NEW HAMBURG -- A 36-year-old man was granted full parole Tuesday after spending time behind bars for being drunk behind the wheel in a crash that killed two men and seriously injured two others.

For the family of one of the victims, the parole board's decision was devastating, saying the penalty is too small to deter drinking driving.

“You kill a couple of people and you’re out in two-and-a-half years, it’s unreal,” said Dave Andrews, the father of one of the victims.

Andrews last saw his son Cody nearly five years ago, only days before he was killed in the crash.

“He had so much life ahead of him, he was only 23-years-old,” said Andrews.

Scott Altiman pleaded guilty to eight charges in 2017, including impaired driving causing death and criminal negligence causing death. He was behind the wheel in 2016 when his Dodge Charger crashed into a car and sent it flying.

Cody Andrews, 23, of New Hamburg and 46-year-old Jerry Pitre of London were killed in the crash.

According to an agreed statement of facts, Altiman had more than twice the legal alcohol limit in his system and was driving up to 187 kilometres per hour.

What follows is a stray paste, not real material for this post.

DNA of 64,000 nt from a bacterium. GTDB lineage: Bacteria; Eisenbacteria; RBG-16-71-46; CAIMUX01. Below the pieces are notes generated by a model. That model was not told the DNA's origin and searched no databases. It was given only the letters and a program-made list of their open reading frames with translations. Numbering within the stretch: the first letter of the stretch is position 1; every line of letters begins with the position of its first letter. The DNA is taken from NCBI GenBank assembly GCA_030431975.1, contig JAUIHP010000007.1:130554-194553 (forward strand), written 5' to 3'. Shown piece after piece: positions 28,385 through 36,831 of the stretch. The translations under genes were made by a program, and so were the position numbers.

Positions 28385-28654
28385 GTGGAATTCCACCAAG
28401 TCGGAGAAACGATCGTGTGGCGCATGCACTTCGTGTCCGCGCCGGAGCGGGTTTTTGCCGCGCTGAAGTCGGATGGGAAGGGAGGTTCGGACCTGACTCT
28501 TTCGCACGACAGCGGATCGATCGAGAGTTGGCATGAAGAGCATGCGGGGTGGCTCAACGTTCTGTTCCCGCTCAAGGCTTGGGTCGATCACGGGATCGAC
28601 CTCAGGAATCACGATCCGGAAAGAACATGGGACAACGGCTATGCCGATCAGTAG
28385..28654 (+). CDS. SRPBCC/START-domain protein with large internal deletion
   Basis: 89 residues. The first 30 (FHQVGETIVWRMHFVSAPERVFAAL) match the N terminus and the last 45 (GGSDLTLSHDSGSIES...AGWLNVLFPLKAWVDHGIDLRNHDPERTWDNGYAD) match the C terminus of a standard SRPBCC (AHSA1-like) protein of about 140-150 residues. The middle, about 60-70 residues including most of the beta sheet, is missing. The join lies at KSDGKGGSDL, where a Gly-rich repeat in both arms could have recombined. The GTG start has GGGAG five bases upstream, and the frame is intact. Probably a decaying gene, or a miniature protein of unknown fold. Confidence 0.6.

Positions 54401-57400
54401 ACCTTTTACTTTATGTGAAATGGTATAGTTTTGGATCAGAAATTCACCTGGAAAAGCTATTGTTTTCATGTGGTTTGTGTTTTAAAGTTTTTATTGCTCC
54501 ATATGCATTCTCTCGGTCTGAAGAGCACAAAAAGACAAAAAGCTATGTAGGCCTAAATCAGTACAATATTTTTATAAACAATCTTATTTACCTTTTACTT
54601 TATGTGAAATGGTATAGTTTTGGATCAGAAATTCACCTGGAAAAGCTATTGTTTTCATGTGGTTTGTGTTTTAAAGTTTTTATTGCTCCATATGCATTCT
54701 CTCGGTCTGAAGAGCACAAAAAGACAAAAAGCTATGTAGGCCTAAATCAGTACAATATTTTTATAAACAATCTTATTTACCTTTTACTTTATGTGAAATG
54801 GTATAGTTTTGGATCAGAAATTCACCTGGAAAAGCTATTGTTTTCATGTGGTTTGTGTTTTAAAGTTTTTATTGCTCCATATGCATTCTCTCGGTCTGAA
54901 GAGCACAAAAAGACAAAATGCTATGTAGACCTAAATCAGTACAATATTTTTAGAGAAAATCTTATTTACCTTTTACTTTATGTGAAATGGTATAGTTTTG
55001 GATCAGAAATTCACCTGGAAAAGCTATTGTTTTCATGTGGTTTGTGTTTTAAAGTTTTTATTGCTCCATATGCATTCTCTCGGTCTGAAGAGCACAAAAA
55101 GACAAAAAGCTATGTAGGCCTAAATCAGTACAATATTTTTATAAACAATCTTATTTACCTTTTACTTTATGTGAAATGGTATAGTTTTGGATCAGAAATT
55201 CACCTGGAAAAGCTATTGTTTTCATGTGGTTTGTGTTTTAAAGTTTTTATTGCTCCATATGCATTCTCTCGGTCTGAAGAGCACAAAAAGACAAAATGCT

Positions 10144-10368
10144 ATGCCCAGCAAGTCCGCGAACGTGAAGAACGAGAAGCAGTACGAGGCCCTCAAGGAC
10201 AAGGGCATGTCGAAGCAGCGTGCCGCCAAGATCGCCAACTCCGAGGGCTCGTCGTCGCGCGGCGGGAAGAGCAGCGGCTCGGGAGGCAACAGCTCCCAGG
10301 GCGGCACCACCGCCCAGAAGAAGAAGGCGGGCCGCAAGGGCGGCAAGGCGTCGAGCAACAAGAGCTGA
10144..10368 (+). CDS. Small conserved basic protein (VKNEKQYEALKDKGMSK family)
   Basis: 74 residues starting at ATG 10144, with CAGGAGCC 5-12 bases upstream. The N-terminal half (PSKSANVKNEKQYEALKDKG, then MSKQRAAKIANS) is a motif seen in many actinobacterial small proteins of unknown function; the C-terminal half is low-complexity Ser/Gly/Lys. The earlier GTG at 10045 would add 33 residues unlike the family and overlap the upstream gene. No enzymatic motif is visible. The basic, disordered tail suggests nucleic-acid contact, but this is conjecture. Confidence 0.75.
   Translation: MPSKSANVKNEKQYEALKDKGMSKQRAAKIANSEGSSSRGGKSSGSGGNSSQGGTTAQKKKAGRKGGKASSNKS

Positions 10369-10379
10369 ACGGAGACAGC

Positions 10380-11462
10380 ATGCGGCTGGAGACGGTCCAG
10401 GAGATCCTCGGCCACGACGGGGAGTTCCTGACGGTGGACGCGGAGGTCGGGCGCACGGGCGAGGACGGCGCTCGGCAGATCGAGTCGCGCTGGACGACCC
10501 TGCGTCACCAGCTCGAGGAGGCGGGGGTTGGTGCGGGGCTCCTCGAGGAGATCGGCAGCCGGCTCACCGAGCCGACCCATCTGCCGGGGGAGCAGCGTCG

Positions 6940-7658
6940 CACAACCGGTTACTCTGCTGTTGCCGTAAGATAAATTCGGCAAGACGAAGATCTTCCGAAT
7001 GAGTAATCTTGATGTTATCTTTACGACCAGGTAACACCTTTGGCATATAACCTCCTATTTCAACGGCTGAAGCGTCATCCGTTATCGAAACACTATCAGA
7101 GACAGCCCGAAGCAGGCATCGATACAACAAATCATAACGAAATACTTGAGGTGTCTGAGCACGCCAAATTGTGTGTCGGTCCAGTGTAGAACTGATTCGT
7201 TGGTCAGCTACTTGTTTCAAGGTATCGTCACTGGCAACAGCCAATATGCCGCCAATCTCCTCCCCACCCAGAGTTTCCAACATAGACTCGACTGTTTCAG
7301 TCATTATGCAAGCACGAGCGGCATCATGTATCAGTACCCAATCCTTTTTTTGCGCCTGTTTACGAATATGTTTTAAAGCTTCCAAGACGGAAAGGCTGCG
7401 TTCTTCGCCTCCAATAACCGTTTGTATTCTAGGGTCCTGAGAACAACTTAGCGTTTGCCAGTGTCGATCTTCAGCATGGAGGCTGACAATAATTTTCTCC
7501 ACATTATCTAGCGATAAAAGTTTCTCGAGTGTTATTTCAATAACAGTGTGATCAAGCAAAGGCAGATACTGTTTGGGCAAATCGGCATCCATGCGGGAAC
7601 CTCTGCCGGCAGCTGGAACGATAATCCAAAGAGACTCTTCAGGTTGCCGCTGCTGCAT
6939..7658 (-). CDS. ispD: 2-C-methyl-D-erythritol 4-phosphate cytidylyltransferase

“Scott was sentenced to ten years and he was behind bars for two of them, that’s pathetic,” said Mike Oswald-Lamarre, Cody’s friend.

“I mean you’re not deterring people from drinking and driving, that’s a year for every fatality,” he added.

The president of the MADD Waterloo Region chapter said the decision is not sending the message home that there are consequences for drinking and driving.

“You hear a really strong sentence out of the gate, initially it was a ten year, then on appeal, it went down to a seven-year, then day parole came in a short time after that, and now full parole as of today,” said Steve Bowden, MADD Waterloo Region President. “We are talking about a crime that happened less than five years ago.”

During the parole board hearing, Altiman was also questioned about a 2004 crash he was involved in.

A police summary of the incident said all occupants of the vehicle were intoxicated, no charges were laid, and it was unclear who was driving.

“He did have a prior incident that wasn’t there for his sentencing,” said Andrews.

When asked if he had anything to say before the parole board decision was read, Altiman replied: “I’m very, very, very sorry to those I hurt in ways that they should never have to hurt. I’m very sorry for that.”

The 36-year-old has several parole conditions, including not consuming alcohol, an eight-year driving ban and he must seek treatment for substance use.